Re: virus: Level Three-Belief and Utility.

Jason McVean (
Sat, 2 Nov 96 11:12:00 MST

At David M's suggestion I found this stuffed in the back of my
mail box:

David Leeper said:
> > > 2) If you imagine the mind as a landscape of peaks and valleys and mutations
> > > occuring which randomly move the replicators around the landscape, can you
> > > see how it is impossible to get stuck in a local optimum? Mutations are
> > > random, they don't seek out global or local optima, they just move their
> > > replicators around randomly.
> > If the mutations don't go far enough, they will wipe before finding any
> > nearby [improved] local maximum.
> Evolution is sneakier (is that a word?) than this. It'll mutate the
> replicators and throw a new beast at the problem. If that doesn't work
> it'll try again with another beast, and another, and another.
> Here's the secret. Not all mutation cause a change in the phenotype
> of the replicator. Mutations occur and the beast remains at the same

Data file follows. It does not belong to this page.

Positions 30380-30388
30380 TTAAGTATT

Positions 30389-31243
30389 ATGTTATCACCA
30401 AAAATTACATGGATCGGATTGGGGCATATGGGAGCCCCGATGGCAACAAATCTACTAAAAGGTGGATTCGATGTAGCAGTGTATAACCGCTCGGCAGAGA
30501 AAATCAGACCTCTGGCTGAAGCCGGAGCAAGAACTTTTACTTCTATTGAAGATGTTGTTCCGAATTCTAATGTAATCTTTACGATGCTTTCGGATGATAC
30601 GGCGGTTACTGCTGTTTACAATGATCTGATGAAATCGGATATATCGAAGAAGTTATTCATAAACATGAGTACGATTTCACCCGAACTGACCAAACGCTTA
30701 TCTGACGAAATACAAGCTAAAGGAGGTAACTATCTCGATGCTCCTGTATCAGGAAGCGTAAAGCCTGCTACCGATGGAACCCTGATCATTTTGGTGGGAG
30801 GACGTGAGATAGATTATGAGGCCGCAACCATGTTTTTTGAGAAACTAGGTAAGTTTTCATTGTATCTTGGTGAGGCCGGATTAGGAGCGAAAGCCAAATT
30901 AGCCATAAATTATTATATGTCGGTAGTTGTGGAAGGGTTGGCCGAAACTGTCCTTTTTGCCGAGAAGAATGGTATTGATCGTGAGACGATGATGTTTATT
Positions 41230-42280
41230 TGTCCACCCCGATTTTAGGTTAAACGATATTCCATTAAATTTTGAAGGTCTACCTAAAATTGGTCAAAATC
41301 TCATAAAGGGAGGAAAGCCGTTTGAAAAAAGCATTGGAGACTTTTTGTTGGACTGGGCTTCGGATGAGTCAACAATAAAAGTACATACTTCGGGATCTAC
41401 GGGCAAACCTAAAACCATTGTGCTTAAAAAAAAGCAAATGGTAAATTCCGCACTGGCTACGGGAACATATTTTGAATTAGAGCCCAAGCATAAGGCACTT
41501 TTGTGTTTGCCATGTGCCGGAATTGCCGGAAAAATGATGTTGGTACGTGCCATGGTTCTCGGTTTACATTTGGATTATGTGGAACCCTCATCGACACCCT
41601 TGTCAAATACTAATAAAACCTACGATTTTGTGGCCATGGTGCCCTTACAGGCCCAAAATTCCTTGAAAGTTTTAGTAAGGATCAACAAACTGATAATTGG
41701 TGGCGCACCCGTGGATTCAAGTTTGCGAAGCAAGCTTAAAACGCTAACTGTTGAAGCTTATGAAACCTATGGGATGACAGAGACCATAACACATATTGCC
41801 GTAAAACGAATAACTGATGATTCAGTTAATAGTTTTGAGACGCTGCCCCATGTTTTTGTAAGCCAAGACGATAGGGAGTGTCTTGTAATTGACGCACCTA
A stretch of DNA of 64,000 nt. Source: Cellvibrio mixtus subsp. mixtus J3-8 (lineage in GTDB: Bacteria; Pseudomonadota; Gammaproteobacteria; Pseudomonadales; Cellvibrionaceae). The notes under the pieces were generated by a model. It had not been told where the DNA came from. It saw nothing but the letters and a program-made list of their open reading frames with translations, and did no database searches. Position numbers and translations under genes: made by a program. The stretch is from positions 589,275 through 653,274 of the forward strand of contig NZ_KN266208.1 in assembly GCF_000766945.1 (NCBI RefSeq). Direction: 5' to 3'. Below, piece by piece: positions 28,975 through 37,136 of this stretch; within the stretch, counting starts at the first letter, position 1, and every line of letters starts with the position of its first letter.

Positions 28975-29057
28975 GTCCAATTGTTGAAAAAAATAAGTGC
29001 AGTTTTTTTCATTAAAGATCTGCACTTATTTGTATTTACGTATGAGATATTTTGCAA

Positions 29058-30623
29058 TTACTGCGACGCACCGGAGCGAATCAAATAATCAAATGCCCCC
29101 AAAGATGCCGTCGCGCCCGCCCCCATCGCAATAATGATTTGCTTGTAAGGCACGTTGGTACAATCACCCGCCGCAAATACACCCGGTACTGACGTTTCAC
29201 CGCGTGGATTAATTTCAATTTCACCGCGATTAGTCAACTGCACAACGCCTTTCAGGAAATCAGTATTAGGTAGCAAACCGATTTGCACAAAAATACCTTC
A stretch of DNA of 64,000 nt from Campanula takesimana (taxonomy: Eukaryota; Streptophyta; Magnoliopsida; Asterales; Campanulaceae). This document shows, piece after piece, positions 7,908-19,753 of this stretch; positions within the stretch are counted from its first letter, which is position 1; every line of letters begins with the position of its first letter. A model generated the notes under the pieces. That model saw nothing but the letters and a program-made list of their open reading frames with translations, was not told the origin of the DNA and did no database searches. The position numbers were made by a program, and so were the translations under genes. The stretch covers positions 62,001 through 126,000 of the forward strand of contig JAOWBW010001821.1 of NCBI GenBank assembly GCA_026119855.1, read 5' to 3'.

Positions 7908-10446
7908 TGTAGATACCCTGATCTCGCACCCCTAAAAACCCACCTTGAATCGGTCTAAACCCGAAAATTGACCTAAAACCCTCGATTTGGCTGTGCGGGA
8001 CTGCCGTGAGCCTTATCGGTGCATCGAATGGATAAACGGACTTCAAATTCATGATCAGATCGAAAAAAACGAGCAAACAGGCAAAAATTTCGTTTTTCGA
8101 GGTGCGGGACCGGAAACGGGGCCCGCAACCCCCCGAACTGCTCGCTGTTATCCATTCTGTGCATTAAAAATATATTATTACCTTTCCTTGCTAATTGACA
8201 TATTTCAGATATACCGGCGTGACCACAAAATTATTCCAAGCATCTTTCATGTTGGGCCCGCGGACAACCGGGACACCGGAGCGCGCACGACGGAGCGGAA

> spot on the fitness landscape. But _collections_ of "useless" mutations
> can combine to create a valuable mutation (See Gould on this topic).
> This combination creates a big jump that no single mutation can do by
> itself. Evolution can continue this process ad infinitum until it finally
> gets out. Evolution never gets stuck.

If you have an infinite amount of time, how do you define "getting
stuck"? That aside, isn't the diversity of life sort of evidence
for the fact that species get stuck? If every mutation found the
absolute maximum in fitness space, everything would evolve to the
same phenotype wouldn't it?


Dept. of Physics and Astronomy University of Calgary

"And it would have worked if it weren't for those meddling kids."